Stephen Daisley

The rise and rise of the SNP’s Kate Forbes

The rise and rise of the SNP’s Kate Forbes
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Few ministers are tested as abruptly as Kate Forbes has been. The SNP’s junior finance minister was promoted to the Scottish cabinet ten days ago and three weeks after Derek Mackay’s resignation forced her to deliver the budget with hours’ notice. Nicola Sturgeon’s minority government can typically rely on the dutiful support of the nationalist Scottish Greens but, come budget time, the finance secretary has to crack out the national credit card and buy the swampies off.

Given the circumstances of Mackay’s departure and Forbes’ sudden elevation aged just 29, the Scottish government was more vulnerable than ever. Green leader Patrick Harvie could have produced a wish list and come away with his biggest ever budget haul. The SNP couldn’t afford a budget stalemate and many ministers in Forbes’ position would have showered the Greens in cash to get them onside. Instead, she has agreed to £95m in additional funds for councils, £45m for low-carbon projects and £18m for the police.

The modesty of these concessions is striking. This time last year, the Greens got £90m for local government, the raising of the cap on council tax hikes, a tourism tax and a workplace parking tax. In 2018, Mackay gave them an extra £170m for councils, pay rises for 75 per cent (rather than 51 per cent) of public sector staff, and the closing of an income tax loophole worth £55m. The previous year, Harvie secured £160m for the council grant, £35m for the Scottish Enterprise quango, £25m for police reform and maintenance of the higher income tax rate threshold at £43,000.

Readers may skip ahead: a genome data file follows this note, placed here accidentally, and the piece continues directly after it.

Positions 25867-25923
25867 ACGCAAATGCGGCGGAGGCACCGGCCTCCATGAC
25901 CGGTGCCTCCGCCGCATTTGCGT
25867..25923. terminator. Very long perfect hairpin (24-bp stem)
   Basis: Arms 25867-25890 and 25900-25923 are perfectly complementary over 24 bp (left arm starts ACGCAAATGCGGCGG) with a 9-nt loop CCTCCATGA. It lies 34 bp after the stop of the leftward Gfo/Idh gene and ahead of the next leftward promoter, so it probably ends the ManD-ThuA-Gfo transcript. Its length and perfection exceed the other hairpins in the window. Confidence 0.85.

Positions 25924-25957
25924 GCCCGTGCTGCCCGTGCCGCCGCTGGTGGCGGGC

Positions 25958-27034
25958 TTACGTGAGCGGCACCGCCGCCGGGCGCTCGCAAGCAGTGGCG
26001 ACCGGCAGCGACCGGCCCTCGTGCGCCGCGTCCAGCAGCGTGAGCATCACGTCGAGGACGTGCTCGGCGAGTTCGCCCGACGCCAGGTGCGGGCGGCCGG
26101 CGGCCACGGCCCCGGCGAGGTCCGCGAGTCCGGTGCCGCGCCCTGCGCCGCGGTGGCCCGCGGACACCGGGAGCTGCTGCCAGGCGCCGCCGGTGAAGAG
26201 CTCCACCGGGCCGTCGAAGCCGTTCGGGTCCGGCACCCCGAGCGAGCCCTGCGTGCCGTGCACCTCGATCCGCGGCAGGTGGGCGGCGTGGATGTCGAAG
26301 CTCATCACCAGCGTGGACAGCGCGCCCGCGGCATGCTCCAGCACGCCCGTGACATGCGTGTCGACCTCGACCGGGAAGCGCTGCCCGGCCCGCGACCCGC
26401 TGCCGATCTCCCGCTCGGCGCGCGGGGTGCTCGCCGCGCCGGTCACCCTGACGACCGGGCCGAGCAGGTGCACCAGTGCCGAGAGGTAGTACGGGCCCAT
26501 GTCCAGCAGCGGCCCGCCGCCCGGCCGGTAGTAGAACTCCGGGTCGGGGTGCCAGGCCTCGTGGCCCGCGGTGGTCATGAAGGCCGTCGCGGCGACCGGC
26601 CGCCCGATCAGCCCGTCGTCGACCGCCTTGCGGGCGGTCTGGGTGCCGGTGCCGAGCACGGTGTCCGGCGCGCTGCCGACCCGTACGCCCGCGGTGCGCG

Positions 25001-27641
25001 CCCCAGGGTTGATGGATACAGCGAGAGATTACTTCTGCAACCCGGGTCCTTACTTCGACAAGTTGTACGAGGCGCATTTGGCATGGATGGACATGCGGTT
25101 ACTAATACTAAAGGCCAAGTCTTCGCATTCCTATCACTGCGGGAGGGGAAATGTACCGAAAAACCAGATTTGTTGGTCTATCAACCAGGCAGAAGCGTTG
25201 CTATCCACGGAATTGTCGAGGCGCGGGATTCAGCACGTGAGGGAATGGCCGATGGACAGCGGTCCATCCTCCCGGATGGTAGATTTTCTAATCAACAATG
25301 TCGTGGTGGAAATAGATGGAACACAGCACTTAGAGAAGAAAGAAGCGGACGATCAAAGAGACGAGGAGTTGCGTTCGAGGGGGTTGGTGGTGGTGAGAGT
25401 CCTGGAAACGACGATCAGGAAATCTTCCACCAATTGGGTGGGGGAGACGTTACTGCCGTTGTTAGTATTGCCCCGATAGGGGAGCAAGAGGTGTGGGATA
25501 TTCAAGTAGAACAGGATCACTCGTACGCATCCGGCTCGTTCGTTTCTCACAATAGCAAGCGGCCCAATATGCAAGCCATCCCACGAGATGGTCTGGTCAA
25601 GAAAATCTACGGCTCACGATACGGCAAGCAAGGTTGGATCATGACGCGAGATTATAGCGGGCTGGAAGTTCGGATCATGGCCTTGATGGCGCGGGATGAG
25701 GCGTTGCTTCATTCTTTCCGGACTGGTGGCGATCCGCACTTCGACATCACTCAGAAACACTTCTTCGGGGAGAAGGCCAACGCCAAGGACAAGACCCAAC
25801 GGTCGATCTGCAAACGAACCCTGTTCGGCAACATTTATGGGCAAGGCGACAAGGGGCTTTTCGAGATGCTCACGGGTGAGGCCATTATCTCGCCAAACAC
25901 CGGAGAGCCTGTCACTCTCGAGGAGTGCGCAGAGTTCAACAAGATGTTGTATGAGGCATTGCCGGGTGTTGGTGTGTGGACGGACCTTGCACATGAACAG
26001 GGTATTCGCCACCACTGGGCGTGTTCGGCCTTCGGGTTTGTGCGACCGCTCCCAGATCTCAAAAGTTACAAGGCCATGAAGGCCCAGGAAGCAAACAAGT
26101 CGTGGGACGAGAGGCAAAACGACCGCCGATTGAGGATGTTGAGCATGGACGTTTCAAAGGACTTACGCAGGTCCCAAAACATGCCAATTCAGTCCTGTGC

Scottish Greens would point to the new finance secretary’s commitment to free bus travel for those aged 18 and under. Indeed, Harvie boasted about ‘securing this important free bus travel deal’. Parse Forbes’ language, however, and there is plenty of room for the SNP to renege. She characterised her pledge as ‘in principle’ and ‘subject to the completion of the necessary preparations, including research and due diligence’. If given the green light, the scheme would ‘begin in January 2021’, Forbes said. Noticeably, she didn’t specify if that meant the full rollout or a pilot or a staged phasing in. Suspicions can only be bolstered by the budget allocation announced: £15m, nowhere close to the sum needed.

Forbes looks set to get her first budget passed in return for a modest increase in councils’ pocket money and a vaguely-worded undertaking. Even if she delivers the bus scheme in full, she has bought the Greens’ support at bargain basement prices and done so without having to touch income tax rates or completely plug the hole in local government finances. Harvie may be an easy sell but not all of his colleagues are and they must know they could have come away with much more.

The budget has still to pass but if it does it will represent an overdue win for the Scottish government. Education secretary John Swinney is failing, ‘trouble-shooter’ health secretary Jeane Freeman is not turning things around. But the new finance secretary seems to have hit the ground running. Anyone who doubted Forbes should be able to see from these budget negotiations that she is tougher and cannier than they gave her credit for. Others would have conceded more — her predecessor often did — yet she appears to be made of stauncher stuff. Forbes was put to the test and, to crib Enoch Powell, ‘the substance under test consisted of ferrous matter of the highest quality’. The challenges ahead will be fiercer, not least the consequences of chronic underfunding of local government, but chalk this one up as a victory for the Iron Lassie.